As a professional actress, and coming from a family of musicians- I have always understood the importance of creating a storytelling experience, and how it connects with people on a deeper level especially using your voice or music. Since my childhood, I saw first-hand, the power and healing that music could bring to the world, just by listening and watching my family perform.

Historically, as an African American, music has always been a pillar of healing, whether that was bringing us through slavery or bringing us together. Because music is so powerful, I always wondered why brands were not creating full experiences to amplify their brand’s sound while simultaneously capturing analytics and data that they need, to stay in touch with their target consumer. This is why I created GIF Out Loud, we work
with brands and music artists to develop interactive, digital, and shareable experiences using music and sound during events and brand activations.

Since I started my company, we have partnered and worked with big brands such as Shell and Pennzoil, and we are currently working on some cool partnerships in the music, retail and sports industries. My goal is to partner with brands in all types of industries to create unforgettable experiences and memories that consumers would want to share using the power of sound.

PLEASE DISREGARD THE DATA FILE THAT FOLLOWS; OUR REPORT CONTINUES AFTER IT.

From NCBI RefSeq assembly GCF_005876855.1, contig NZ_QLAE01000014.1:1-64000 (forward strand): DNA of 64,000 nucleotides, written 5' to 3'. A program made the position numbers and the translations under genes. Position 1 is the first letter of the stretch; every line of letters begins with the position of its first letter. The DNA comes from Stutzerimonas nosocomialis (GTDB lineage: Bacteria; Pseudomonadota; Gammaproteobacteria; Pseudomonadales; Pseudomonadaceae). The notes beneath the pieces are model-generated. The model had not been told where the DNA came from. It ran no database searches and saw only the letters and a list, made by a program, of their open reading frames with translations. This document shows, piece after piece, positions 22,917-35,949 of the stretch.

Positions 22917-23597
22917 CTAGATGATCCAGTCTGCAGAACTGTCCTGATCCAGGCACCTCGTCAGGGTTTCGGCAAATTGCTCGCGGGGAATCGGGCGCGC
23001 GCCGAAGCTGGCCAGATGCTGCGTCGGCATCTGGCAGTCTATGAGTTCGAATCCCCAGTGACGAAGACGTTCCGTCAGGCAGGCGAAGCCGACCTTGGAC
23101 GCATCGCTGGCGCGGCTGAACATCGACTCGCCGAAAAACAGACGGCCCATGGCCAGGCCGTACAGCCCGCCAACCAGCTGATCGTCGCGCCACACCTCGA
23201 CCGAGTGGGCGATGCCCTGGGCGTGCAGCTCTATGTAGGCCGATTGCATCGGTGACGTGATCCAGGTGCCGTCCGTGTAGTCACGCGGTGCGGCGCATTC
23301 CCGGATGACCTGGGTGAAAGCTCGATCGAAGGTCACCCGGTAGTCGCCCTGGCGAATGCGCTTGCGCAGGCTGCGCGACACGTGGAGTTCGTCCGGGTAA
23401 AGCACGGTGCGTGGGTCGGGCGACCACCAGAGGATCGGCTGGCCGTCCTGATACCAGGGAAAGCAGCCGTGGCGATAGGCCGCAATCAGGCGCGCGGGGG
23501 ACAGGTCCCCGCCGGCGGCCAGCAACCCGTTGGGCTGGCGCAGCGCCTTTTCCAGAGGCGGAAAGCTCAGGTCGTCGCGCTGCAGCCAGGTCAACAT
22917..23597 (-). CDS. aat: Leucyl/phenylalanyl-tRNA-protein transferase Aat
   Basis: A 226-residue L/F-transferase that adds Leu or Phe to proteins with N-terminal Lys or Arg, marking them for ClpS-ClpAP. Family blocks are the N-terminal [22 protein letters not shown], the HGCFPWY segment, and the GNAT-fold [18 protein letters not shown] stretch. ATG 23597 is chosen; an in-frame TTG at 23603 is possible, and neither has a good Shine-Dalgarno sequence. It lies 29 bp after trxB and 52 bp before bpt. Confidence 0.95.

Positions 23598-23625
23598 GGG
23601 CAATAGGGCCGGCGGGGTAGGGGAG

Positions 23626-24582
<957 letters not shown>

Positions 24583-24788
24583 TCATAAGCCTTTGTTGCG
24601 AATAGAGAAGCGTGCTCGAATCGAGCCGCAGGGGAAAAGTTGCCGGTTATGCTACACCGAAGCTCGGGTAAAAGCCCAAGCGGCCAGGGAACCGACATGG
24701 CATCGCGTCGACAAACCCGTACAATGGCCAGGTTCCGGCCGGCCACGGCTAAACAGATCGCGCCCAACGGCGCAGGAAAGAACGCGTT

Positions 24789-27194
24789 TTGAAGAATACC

Also Read: Redshift – Connecting South African small retailers with shoppers during lockdown

When I started to immerse myself in the tech industry, I quickly realized that this space was not intended for people like me, but it was my job to be the one to help elevate this space and let our faces and brilliance be seen. I am looking forward to creating more opportunities for black people in tech and how I can tap into my heritage and create opportunities in Africa. This will help amplify Africa’s brands and most importantly, Africa’s voice all over the world.

I am more than ecstatic to be on this journey, and this only the beginning.

Visit: GIF Out Loud

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Save App: Helping you share moments, send and receive distress alerts real-time

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Samuel Thierry Njock is the Founder of Save, an App that helps you locate in real time, share moments, send and receive distress alerts from your family and friends. Samuel shares with Alaba Ayinuola of Business Africa Online, more about Save, what sparked the interest and the long term goals. Excerpts.

About Save App

Save App helps you locate in real time your loved ones, share moments, send and receive distress alerts.

Save is a great location sharing app for your family and friends. It’s now more easy and simple to know where the people who matter most to you are in real time, and if they are safe, even when they are far away. With Save, see in real time where your loved ones, and get easily to them, and share what you do through pictures and videos.

Save also offers health and safety features. You can:

– Display the closest hospitals and pharmacies from your location

– Send distress alerts to your loved ones in case of car crash, car breakdown, and insecurity